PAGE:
Thursday, July 1, 1971
Mrs. Irene Hammons Townsend died Sunday, June 27, 1971, from injuries sustained in an auto accident. A native of Pocahontas County, she was a daughter of Edden and Elizabeth Schaffer Hammons. Burial in the Sharp Cemetery on Stamping Creek.
Mrs. Mary Mabel Gillispie Conrad, 74 of Arbovale, a daughter of the late James and Florence Cooper Gillispie. Burial in the Arbovale Cemetery.
Mrs. Pearl McCarty Sheets, 78, of Fairmont, formerly of Droop, a daughter of the late George and Rebecca McCarty. Burial in the Sunrise Cemetery at Droop.
Herman Ervin, 58, of Cleveland, Ohio, formerly of Mill Creek. Funeral service at Clover Lick Methodist Church with burial in the Ervine Cemetery.
From the Archives
OLD HOME MEMORIES
Dear Cousin Calvin;
Enclosed find money to continue The Times for another year.
For some years I did not see The Times and had forgotten the joy it brings – editorials, field notes, personals, auction sales. I long to go to each auction sale advertised. This must be a bug of some description for I remember my father liked auctions, too.
Recently, while reading one of Cousin Susan’s articles, my mind began to bring to the front memories of Pocahontas. We who have moved away probably have stronger and clearer memories of things which were, than those who spend their lifetime among homeland scenes. I started an article and I expect to add to it other “Memories of Pocahontas County.” My trend of thought ran something like this:
The first sled ride with hot bricks and straw, beautiful team of farm horses, with the bells ringing out in the bracing air of winter.
Then the one horse sleigh, which Jerry, the family horse, found sport in turning over, apparently merely to hear us children scream.
Meeting the train at Seebert, especially when it was Uncle Win, and the thrill of having my favorite uncle in the house.
Sleigh bells and being dumped in the snow, the memory still sets me a tingle with joy.
The time of the busted boiler of the heating plant at the school building, so we could not go to school. Snow and ice covered the ground, and I got stranded in Mill Point at Cousin Tom Beard’s. What a wonderful time we had. Cousin Tom and his fun; Aunt Sally Stewart and her stories; also food “to the youngun’s taste.”
Then the many memories of Christmas. The tree in the church; oranges like I have never smelled since; candy in little boxes made like houses; Mr. Enoch Moore singing Christmas carols.
The outstanding Christmas was the year Dad was Santa Claus at the church tree. A suit had been ordered for him to wear. We watched the mail daily. This was no hardship for me, for I loved Mr. Tom Smith, the mailman, so I would walk to the opposite side of Hillsboro to meet him in the afternoon and ride back in the mail hack. The suit did not come, so Liza Hinkle, Aunt Sally, Florence Tibbs and no telling who all, helped sew cotton all around his blue sweater. He was superb; the most perfect Santa Claus.
Then Christmas dinner at the home of Aunt Julia and Uncle Lee McLaughlin, with more thoughts of school and playmates too numerous to mention.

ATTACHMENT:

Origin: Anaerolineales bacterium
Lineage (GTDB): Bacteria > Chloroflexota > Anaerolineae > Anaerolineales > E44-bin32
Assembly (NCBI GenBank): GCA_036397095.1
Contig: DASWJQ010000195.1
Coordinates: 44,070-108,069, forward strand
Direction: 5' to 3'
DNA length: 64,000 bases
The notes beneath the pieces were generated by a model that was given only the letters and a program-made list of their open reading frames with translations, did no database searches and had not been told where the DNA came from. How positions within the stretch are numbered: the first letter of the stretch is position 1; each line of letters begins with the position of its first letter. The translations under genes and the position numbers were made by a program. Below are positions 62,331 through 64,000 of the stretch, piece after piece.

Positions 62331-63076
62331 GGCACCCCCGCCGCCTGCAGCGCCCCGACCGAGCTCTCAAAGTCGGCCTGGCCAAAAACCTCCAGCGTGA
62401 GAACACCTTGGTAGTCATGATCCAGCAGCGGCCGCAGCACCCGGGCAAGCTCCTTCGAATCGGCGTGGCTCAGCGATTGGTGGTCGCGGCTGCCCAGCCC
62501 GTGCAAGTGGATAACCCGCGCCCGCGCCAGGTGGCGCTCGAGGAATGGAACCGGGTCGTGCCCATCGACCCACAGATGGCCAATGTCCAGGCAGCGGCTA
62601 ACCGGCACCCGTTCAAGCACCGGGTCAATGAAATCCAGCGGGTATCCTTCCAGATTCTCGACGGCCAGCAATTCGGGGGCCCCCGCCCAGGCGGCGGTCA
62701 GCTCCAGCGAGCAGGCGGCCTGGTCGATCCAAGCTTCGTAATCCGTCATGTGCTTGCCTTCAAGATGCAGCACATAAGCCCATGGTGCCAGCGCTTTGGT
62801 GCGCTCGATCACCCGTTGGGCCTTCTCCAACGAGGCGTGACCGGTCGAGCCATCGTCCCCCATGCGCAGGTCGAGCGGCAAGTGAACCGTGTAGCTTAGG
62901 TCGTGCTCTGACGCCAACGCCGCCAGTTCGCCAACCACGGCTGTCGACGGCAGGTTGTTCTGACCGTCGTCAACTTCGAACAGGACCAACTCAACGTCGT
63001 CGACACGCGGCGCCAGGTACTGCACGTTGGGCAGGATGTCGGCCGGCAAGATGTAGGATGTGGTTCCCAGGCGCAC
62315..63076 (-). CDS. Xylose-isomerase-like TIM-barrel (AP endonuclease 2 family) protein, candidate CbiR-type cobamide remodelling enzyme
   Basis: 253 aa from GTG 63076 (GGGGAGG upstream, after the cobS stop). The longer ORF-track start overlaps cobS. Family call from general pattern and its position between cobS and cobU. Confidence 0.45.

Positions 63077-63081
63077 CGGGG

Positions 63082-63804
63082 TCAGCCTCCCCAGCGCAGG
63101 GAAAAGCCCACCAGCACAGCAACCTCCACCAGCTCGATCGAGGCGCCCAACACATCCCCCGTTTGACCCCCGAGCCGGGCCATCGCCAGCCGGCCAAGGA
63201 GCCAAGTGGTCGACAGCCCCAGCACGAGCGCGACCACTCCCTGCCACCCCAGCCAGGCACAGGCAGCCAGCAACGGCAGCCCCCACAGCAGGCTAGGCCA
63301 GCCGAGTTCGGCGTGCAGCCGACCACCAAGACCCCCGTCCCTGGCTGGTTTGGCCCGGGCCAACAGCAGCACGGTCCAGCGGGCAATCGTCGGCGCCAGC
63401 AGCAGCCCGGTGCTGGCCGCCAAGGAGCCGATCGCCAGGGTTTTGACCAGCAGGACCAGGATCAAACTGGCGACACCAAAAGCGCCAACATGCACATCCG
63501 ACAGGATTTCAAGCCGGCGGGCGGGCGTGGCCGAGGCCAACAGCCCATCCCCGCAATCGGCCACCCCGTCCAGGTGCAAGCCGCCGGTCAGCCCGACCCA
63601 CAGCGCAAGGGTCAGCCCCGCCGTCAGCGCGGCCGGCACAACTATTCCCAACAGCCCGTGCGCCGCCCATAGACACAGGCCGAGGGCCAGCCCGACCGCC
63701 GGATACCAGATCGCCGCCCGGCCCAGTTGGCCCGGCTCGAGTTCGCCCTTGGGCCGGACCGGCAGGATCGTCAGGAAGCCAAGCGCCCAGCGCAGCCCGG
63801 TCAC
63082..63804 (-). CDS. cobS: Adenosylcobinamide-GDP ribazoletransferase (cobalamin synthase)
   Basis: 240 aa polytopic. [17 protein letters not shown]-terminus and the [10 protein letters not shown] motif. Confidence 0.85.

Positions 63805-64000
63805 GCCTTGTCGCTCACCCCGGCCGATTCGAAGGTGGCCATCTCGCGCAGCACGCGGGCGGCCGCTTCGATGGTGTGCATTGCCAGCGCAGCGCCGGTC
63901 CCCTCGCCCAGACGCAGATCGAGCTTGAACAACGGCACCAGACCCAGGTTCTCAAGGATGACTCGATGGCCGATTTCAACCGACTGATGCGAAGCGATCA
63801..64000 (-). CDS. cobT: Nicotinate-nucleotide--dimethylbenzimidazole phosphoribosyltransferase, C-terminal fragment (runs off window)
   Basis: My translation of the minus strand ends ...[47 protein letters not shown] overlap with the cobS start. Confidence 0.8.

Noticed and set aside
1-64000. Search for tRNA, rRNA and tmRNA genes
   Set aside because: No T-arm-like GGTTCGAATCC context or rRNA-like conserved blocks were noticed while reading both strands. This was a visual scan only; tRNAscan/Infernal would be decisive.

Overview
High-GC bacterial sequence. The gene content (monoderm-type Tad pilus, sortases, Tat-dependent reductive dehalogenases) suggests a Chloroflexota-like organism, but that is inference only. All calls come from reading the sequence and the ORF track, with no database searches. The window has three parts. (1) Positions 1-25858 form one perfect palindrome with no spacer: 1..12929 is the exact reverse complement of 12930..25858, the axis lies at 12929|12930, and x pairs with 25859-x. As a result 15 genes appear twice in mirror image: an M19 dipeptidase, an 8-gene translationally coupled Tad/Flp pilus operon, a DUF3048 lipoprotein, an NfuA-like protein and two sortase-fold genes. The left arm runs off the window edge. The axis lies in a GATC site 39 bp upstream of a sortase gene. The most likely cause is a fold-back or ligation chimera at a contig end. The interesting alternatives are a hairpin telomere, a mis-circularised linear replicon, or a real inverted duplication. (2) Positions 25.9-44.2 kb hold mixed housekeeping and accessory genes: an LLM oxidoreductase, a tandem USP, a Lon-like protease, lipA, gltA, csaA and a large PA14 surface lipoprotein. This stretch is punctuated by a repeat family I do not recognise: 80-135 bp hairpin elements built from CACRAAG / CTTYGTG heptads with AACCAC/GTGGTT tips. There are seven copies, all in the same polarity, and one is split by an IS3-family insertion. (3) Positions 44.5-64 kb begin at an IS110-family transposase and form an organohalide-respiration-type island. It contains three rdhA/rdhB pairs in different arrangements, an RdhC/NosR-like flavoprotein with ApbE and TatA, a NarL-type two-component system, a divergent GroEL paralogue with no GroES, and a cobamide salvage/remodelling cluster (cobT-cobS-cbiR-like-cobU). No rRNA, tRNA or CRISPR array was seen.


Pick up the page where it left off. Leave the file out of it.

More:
Now for spring time. The beautiful dandelions; coming from school and picking every one I could find, hearing something, I looked up – Gypsies! Did I run! All the king’s horses and all the king’s men could not have caught me. As I screamed for Liza, she came to the front gate, picked me up and carried me to the house and locked the doors. The Gypsies went on by. So I ate my lunch and went back to school. On my return home, the Gypsies were camped in the field below the house. Typical of my father, Dad would give the shirt off his back and be kind and gentle to all who came to him in want.
It was in the war spring of 1917. We children were playing on the school lawn. And old man came by, terribly big, whiskers, and according to us children, he talked German. We all ran into the schoolrooms yelling “there is a spy out there, we cannot understand him.” That day at lunch time each little child was escorted home by a teacher or high school boy. When I went into the house, there sat the old man in front of our open Franklin stove, warming his hands. Liza said he was kin to Grandpa McElwee. So I, the big one, went back to school. “Don’t be afraid, he is a cousin of mine.”
Truthfully, from that day to this, the phrase, he is a cousin of mine, has been used by me more than any other one complete phrase – they, like him, she is a cousin of mine. I love kin folks; that is why I like Pocahontas.
Another spring memory is the apple orchard in bloom. House cleaning with everything out in the yard. Mr. Sydney Payne’s runaway horse. It ran into the gate post at Cousin George Callison’s. That post had a nest of robins in it. I was not worried over the rider, nor the horse, nor the post. I almost fainted trying to get to the poor mother bird and her four young. They survived the shock and lived to fly from the nest.
The many fires which happened in the spring. Worst of all, sitting in church one Sunday morning. Aunt Matt Tibbs came in and called Fire! Fire! Fire!
Dad was the first out. She told him it was his house. He gave a long whistle and Jerry, the family horse, responded by breaking the hitching strap and coming tearing with the surrey behind him. Dad jumped in and was off.
To be continued…